UNTIL A UK-EU trade agreement is reached, tariff-free exports to the EU will continue, while China mops up a lot of New Zealand and Australian lamb, present a 'decent outlook' for Scottish farmers' 2020 lamb crop – so long as they make the most of it.

Vet Elizabeth Berry of Animax advised farmers to focus on several factors: "These include lambing percentage, ewe and lamb health, and efficiency converting grass into growth. But all of these can be held back by under-par trace element status, even at sub-clinical levels.

"Pre- and post-lambing, the critical ones are selenium, iodine, cobalt and, on some but not all farms, copper," said Ms Berry. "If just one is lacking, this can impact on health and performance."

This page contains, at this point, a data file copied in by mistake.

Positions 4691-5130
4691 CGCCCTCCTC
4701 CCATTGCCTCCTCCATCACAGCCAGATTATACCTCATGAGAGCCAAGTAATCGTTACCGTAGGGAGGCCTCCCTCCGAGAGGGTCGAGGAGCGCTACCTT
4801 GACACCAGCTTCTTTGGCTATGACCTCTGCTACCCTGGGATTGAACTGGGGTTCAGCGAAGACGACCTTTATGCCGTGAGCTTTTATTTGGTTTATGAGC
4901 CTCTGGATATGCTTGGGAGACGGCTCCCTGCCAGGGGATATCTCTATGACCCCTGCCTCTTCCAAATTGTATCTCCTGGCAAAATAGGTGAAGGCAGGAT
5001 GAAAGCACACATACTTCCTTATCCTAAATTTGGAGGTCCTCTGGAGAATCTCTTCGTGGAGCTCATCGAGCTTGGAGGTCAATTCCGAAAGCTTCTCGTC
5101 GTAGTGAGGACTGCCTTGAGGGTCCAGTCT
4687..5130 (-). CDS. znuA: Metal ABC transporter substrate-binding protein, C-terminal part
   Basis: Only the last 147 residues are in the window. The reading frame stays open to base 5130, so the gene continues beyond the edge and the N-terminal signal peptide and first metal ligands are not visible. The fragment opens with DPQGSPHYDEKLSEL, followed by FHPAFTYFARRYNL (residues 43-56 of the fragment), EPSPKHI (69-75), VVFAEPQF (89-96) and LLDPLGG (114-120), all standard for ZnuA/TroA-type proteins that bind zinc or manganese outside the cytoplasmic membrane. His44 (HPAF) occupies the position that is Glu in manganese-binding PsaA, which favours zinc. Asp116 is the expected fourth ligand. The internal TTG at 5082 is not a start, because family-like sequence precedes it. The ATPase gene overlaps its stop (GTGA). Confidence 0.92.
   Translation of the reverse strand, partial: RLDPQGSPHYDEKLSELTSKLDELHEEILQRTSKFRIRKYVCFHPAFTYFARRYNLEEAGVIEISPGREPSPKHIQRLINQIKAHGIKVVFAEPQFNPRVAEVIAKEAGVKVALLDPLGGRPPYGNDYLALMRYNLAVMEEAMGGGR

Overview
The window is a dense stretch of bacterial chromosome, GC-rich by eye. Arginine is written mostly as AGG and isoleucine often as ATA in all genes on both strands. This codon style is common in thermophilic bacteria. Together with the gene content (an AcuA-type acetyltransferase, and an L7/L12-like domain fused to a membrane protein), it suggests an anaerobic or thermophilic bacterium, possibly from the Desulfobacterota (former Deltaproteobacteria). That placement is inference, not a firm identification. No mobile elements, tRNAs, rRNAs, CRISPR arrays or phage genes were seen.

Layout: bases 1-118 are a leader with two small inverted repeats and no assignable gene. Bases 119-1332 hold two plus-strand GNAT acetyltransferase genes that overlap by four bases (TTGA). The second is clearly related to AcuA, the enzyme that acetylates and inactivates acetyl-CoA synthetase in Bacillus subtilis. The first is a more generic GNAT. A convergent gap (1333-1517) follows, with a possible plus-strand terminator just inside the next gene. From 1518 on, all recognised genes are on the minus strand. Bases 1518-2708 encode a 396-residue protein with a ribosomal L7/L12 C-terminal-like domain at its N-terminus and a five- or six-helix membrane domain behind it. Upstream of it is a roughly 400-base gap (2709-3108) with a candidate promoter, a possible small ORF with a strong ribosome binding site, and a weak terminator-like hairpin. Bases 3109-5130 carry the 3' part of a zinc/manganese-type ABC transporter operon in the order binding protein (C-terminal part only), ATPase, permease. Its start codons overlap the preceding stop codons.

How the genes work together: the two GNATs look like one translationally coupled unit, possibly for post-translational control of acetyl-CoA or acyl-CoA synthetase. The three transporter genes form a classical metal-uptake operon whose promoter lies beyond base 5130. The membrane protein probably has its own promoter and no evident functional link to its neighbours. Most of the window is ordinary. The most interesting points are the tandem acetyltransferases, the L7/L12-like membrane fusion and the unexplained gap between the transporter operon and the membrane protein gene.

She reported that an increasing number of farmers in Scotland were opting for a 180-day 'trickle charge' of micronutrients offered by leaching bolus technology.

"Timing is flexible," she said, "typically four to six weeks before lambing, then repeated six months later. Lambs gain too, of course, as a result of trace element enriched milk.

"In this post-election honeymoon period before either a new Agriculture Bill is passed or an EU-withdrawal trade agreement reached, getting ewes fine-tuned now for robust health, high milk production and optimal forage efficiency makes sound business sense," she said.